- Legacy Faculty
Faculty Senate Tribute to Professor Otto Bergmann On His Retirement
Professor Bergmann is retiring this year to become Emeritus Professor of Physics. Professor Bergmann joined GW as an Associate Professor of Physics in 1962, and was promoted to the rank of Professor of Physics in 1968.
He has had a continual and deep interest in many areas of physics, and has the distinction of having contributed through his theoretical work to many of these areas. At the same time, he has shown a deep concern for the proper pedagogical aspects of physics curricula, and in particular, educating students to the broad philosophical and historical underpinnings of our current state of understanding of physics.
Professor Bergmann earned his Ph.D. in Physics at the University of Vienna in 1949. Following the award of this degree, he served as an assistant at the Institute for Applied Physics at the Technical University in Vienna, from 1949 to 1951. He then took a position at the Institute for Advanced Studies in Dublin, Ireland, where he was a scholar from 1951 to 1952. Following his stay in Ireland, he moved to South Australia to become a Senior Research Fellow at the University of Adelaide's Department of Physics from 1952 to 1955. He then joined the Physics Department at the University of New England in Armedale, New South Wales, Australia for the following two years.
In 1958 he came to the United States to become a Research Scientist at RAIS in Baltimore, Maryland. This was followed in 1959, by an appointment at the University of Alabama, first as a Visiting Associate Professor, and then as Associate Professor through 1962, at which point he joined the Department of Physics at The George Washington University.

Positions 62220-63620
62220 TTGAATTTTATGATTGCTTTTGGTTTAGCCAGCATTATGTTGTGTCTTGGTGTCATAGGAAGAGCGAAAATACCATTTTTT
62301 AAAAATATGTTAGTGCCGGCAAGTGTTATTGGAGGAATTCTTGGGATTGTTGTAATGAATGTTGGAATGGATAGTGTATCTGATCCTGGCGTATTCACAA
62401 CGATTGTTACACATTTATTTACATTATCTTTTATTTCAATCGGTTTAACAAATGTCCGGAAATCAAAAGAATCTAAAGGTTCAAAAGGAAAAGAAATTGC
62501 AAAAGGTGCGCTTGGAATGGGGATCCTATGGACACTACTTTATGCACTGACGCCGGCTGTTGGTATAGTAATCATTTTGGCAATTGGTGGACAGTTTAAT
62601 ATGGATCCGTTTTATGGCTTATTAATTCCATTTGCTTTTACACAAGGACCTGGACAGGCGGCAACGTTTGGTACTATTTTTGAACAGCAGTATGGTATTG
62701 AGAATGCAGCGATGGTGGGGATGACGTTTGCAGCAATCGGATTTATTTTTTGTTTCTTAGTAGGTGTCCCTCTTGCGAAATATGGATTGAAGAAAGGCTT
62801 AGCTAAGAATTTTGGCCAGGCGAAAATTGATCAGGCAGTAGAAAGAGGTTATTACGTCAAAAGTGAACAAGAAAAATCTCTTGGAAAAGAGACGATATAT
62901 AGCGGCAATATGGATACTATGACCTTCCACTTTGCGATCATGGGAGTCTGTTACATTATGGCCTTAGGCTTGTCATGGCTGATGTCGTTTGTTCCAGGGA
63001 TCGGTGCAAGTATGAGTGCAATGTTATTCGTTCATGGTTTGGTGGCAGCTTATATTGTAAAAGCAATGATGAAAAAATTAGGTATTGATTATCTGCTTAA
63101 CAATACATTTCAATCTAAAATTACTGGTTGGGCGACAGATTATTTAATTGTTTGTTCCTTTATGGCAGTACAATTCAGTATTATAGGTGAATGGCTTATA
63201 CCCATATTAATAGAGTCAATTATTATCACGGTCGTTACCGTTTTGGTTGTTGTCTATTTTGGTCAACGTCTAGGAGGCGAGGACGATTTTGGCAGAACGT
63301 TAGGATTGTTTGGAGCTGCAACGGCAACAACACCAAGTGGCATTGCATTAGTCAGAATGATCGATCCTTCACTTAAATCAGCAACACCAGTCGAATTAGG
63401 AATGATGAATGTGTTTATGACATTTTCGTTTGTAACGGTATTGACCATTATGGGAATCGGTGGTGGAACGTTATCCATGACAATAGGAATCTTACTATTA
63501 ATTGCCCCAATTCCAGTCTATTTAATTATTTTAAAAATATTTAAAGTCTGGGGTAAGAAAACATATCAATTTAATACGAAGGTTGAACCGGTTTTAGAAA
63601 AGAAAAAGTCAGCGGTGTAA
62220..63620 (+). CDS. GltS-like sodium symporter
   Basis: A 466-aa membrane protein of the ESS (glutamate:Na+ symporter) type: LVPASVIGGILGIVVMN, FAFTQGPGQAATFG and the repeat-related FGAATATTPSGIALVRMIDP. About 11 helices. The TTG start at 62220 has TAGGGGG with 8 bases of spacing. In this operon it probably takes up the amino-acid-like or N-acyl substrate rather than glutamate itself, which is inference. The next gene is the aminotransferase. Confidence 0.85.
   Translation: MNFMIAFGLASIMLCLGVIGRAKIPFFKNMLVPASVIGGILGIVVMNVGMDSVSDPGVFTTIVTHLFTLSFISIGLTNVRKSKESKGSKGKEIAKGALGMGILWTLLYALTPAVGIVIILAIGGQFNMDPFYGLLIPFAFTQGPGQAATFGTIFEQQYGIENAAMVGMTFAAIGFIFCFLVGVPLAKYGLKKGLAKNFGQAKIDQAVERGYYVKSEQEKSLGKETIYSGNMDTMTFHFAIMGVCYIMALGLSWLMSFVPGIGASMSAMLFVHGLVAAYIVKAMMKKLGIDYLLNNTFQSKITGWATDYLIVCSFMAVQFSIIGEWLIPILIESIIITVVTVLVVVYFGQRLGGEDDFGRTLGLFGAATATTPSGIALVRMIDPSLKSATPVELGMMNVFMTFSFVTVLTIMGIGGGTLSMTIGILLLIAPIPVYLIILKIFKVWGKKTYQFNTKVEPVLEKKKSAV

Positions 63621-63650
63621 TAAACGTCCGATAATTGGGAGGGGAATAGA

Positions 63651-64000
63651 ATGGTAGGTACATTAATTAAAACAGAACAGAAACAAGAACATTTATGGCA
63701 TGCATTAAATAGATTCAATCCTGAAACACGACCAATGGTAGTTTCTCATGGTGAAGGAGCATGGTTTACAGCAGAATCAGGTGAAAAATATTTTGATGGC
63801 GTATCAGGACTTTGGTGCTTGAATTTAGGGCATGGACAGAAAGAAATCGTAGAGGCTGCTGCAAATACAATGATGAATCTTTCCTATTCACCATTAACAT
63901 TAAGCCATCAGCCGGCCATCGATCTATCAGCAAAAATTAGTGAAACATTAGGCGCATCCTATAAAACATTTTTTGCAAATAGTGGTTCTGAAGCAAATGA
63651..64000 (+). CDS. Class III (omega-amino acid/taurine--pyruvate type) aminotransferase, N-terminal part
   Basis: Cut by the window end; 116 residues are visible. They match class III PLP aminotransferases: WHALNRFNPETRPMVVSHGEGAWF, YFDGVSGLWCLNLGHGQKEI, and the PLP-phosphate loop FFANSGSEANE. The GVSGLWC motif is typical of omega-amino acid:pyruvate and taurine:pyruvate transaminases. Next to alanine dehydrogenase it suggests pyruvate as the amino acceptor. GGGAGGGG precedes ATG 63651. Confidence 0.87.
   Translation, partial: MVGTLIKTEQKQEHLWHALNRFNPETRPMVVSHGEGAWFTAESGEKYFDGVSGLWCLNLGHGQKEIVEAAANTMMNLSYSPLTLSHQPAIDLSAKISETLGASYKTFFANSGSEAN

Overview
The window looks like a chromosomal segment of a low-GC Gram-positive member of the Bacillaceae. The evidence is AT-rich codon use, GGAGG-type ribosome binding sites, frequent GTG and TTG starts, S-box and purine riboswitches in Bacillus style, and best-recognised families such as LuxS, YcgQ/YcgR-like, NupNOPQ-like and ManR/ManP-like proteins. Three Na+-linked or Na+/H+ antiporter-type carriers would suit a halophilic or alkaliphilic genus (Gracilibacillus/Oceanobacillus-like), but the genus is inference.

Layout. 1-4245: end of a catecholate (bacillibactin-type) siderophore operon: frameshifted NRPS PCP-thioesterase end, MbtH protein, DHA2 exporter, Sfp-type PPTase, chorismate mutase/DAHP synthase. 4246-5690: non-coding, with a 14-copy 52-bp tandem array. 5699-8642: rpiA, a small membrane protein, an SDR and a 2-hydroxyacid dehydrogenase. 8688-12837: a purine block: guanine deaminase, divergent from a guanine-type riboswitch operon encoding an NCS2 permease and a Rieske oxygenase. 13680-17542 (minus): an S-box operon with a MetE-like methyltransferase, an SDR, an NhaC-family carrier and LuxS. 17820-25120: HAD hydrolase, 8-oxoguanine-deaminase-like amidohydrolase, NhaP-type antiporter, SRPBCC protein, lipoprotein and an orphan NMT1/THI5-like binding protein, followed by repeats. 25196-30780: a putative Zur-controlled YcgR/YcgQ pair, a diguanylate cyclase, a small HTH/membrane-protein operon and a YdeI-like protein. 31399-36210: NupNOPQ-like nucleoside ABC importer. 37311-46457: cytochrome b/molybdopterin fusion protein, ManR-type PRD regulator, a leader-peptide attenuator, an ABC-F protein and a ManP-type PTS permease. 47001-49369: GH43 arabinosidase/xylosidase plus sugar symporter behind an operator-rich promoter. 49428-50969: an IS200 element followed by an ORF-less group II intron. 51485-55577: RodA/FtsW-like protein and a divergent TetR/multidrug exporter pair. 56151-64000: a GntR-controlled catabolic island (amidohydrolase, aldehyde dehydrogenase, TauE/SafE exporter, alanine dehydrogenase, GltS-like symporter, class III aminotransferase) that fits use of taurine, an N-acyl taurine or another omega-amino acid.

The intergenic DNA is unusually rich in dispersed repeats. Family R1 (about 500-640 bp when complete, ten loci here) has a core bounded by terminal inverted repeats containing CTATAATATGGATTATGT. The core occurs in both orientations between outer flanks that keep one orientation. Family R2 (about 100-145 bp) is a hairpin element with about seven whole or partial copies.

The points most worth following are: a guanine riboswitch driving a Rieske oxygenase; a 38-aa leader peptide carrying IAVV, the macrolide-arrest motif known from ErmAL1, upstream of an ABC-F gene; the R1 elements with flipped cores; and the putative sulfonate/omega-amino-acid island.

During Professor Bergmann's tenure at GW, he served in 1967 as Visiting Professor at the Institute for Theoretical Physics, at the University of Graz, Austria, and then at the Institute for Theoretical Physics at the University of Vienna, both in 1973-74 and 1981.
Through Professor Bergmann's wide-ranging interests in physics, he has produced publications in such fields as particle physics, special and general relativity, plasma physics, and material science. During his time at GW, he directed two Master's of Science students and five Ph.D. students in their thesis and dissertation work.
He has maintained professional memberships in the American Physical Society, the New York Academy of Sciences, Sigma Psi, the Washington Academy of Sciences, the Philosophical Society of Washington, and Osterreichischer Ingenieur und Architektenverein.
Professor Bergmann served one term in the Faculty Senate, beginning in May, 1970. In addition, he served on several Faculty Senate committees, including several times on the Research Committee.
We expect that Professor Bergmann's wide-ranging interests in physics will continue into his retirement. It should be a special opportunity for him to have the time to explore more deeply those things that have interested him throughout his career, and for us to continue to enjoy his humor and insights.
1998, W.C. Parke